Should you do a job just for the money?

The only 3 times it’s OK to work just for the money

It takes more than a to be successful nowadays, according to a significant number of the world's most successful individuals.

In point of fact, bestselling author of management books and contributor to CNBC Suzy Welch has said that she would "almost always encourage individuals to select a career that satisfies them, over a'meh' one that pays well."

However, she tells CNBC Make It that there are a few particular situations in which putting a big pay ahead of everything else may be beneficial for your professional life. In the following, she identifies three situations in which she believes it is acceptable to labor only for the sake of acquiring financial gain.


1. You're in a deep financial hole

If you are in a situation where you are having trouble financially and want more money to make ends meet, then it is logical, according to Welch, that you might want to work at a job merely for the income.

"I'm not talking about paying off your college debts," she explains. "I'm talking about something else entirely." "Unfortunately, that's just a fact of life in this day and age."

Instead, according to Welch, she is referring to situations that many people may refer to as "do-or-die" conditions, such as having to pay back a significant loan that carries a high interest rate or paying off urgent medical expenditures. She argues that in situations like that, you need to make as much money as you can, and it's okay to stay onto a job solely for the income if that's all you care about.


2. You have a comprehensive strategy in place.

Working at a job only for the sake of accumulating cash might be a prudent course of action if you are attempting to achieve a specific financial objective that needs you to begin setting aside more funds right away.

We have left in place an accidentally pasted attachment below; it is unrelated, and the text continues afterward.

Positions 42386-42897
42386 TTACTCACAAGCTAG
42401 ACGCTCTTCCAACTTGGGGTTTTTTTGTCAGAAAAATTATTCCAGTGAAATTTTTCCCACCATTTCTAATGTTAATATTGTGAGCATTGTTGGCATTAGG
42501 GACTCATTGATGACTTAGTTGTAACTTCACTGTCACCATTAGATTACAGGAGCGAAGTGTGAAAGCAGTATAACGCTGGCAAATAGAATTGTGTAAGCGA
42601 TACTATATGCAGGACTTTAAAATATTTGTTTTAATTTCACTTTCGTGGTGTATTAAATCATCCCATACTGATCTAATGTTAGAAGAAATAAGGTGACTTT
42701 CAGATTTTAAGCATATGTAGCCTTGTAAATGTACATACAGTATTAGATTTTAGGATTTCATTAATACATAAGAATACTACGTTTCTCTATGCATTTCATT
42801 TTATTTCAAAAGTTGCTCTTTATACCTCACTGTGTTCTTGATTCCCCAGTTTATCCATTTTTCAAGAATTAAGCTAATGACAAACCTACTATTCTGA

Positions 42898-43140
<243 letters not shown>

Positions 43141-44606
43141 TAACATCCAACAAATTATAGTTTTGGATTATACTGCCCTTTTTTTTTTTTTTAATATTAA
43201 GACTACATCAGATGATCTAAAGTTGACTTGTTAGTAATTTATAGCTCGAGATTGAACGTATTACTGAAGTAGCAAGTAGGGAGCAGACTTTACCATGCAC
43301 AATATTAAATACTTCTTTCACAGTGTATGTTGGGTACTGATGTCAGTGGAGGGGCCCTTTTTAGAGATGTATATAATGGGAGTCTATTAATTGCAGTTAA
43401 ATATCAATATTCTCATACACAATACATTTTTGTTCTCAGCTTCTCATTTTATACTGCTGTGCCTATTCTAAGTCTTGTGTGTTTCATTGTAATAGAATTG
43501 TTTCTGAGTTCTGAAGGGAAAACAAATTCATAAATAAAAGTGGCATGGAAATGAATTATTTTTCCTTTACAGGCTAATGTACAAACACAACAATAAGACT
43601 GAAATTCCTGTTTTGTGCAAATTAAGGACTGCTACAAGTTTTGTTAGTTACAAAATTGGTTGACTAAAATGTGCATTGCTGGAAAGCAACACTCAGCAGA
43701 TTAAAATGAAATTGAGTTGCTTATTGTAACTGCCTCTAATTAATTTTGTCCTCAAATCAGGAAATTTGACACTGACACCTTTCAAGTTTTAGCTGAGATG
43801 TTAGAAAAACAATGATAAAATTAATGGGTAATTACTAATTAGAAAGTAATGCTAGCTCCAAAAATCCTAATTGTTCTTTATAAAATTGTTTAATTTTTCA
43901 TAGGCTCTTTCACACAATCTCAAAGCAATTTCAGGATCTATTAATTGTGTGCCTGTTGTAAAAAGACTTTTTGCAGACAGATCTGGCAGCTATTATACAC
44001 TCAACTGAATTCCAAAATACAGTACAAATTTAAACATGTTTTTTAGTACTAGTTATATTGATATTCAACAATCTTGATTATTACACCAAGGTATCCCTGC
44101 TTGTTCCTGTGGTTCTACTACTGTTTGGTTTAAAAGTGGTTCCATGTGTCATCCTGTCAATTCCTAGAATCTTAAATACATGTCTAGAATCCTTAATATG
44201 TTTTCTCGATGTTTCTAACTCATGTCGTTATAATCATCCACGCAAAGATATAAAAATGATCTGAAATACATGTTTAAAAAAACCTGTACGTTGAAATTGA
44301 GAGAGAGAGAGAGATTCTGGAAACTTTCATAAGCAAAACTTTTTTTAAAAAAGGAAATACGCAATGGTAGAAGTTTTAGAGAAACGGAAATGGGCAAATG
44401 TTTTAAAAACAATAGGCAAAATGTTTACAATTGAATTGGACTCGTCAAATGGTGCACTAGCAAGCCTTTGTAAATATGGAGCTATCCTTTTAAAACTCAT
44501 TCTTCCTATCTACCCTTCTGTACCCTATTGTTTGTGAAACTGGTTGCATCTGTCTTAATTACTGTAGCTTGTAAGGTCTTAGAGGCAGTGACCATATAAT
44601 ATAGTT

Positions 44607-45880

Welch gives the example of someone who is putting money away for either business school or to launch their own company. When circumstances like these arise, working for compensation might really be seen as an investment in one's professional future. That has my full support.


3. You are what's known as a "effective altruist," right?

People who are "so dedicated to their social causes that they pursue high-paying employment with the primary purpose of maximizing their capacity to give away their earnings," according to Welch's definition, are considered "effective altruists."

For instance, she explains, you may not mind putting in a 70-hour work week if it means you can donate more money to a charitable organization that you believe in. In this instance, she compliments you by saying, "hats off to you" since the fact that you are working for a big wage is assisting you in achieving your goal of giving back

She continues, "It would be foolish of me to imply that compensation shouldn't matter to you," and she means it. "But if a job can just give money, you should make sure that you're doing it for a cause that's worthy. If not, it may be time to search for something new — and more useful — to do with your life."

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